I’m loving these weekly check-ins about the transition to LA. I keep reminding myself of the power of six months, that in six months everything will be different, settled, and all of this transitioning stuff won’t be in the forefront of my mind all the time.
There’s so much more to the transition than I thought there would be. I guess I thought I could prepare and plan enough, since I spent months preparing and planning for the move. But I don’t think I had any idea what kind of energy it requires to not know where anything is and get acclimated to a whole new place. Most of the time when I’ve moved in the past I had at least a passing comfort with the neighborhood.
It’s Cyber Monday again (I kind of still hate that it’s a thing now but it’s a thing now). I believe in putting a dam in Capitalism wherever possible. If I have some wealth, I am going to redirect it to prioritize helping the lives of small businesses, especially those run by queers and POC. […]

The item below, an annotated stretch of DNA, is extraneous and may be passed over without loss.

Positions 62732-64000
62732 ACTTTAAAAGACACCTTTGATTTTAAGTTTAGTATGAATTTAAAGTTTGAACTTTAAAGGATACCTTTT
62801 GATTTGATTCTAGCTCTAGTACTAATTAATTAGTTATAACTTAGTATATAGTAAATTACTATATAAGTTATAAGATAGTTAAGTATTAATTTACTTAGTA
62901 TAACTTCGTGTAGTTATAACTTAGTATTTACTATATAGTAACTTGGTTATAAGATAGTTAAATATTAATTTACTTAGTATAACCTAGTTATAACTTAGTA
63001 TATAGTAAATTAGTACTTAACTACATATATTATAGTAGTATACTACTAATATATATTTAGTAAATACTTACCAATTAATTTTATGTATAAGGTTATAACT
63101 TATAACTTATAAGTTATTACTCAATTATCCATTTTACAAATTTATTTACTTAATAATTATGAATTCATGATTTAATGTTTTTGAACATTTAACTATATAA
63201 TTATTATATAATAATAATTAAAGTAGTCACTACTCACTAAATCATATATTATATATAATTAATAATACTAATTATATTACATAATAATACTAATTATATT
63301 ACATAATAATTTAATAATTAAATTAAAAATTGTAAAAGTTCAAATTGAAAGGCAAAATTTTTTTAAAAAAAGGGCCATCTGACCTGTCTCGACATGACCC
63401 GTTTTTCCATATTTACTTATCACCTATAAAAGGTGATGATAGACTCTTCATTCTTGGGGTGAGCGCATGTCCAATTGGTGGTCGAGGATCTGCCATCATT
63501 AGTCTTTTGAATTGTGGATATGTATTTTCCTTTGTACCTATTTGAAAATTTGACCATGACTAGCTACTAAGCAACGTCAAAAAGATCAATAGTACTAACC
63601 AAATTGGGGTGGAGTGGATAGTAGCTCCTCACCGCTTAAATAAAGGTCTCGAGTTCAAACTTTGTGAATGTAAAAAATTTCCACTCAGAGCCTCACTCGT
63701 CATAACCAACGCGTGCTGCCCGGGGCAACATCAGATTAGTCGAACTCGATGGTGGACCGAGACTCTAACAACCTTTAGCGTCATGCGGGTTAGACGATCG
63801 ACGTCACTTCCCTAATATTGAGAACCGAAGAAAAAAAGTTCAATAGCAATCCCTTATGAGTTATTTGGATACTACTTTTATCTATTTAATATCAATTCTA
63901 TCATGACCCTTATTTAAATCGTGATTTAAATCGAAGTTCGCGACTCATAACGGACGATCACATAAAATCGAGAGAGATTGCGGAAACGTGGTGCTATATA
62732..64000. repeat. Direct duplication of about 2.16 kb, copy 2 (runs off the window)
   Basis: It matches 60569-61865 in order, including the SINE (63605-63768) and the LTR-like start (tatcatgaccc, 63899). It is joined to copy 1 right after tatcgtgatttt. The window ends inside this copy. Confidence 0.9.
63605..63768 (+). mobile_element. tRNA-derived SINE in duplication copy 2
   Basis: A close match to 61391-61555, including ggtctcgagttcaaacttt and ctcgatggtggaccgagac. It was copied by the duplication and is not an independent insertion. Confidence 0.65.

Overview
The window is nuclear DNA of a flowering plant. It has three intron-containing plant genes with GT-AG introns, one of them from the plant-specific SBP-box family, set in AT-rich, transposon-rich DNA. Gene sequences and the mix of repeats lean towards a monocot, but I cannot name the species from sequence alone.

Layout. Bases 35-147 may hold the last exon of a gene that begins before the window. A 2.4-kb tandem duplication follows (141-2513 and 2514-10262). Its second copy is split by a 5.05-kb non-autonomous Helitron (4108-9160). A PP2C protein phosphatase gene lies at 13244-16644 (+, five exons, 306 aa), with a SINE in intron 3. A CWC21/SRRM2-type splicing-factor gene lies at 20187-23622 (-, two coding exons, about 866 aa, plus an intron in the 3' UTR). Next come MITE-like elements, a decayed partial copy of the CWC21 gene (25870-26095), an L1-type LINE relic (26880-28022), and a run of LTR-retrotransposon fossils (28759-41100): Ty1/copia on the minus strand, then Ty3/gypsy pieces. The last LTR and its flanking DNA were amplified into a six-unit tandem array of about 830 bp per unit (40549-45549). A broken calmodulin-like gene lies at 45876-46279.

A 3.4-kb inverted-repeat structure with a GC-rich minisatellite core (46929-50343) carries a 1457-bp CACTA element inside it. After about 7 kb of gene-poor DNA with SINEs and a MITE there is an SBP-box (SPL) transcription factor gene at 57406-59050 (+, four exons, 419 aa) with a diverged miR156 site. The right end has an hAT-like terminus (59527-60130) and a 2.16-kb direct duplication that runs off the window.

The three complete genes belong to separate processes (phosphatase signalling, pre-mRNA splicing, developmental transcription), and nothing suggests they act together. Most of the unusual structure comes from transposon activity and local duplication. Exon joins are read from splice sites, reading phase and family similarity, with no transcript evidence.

Early in March I had the opportunity to attend two gigs with Heels on Wheels at a couple of colleges in the Northeast. I have known about HOW since its inception, mostly because two of my besties (Heather Acs and Damien Luxe) conceived it. Much like the Sister Spit tour, I always wonder what it would be like to “get in the van” and bring my work around. I’m lucky that part of my income comes from going to colleges to do workshops and performances, so I get a bit of that, but never in the big group. Getting to do those two gigs was a little taste of the road-trip-meets-art-adventure without ever having to forsake a shower because there were too many people and too few showers available in too little time (the greatest road show complaint I hear from everyone who goes on any tour).
Ever relentlessly documenting my life, I made a little photo essay of our trip to Hampshire College to present a workshop on confidence (Femmepowerment–from the stage to the street) and perform as the evening entertainment for the Five Colleges Queer Conference. I had a really great time and it was an honor to be in such extraordinary company for our 16 hour adventure.
When I was first involved with fat activism and radical queer body positive communities I heard the term “disembodied” thrown around a lot without really understanding what it meant. I understood unlearning body shame, body self-hatred, body disempowerment but I didn’t understand the distinction from disembodiment.
I started asking around and my working definition of disembodied is not being present in your body–checked out.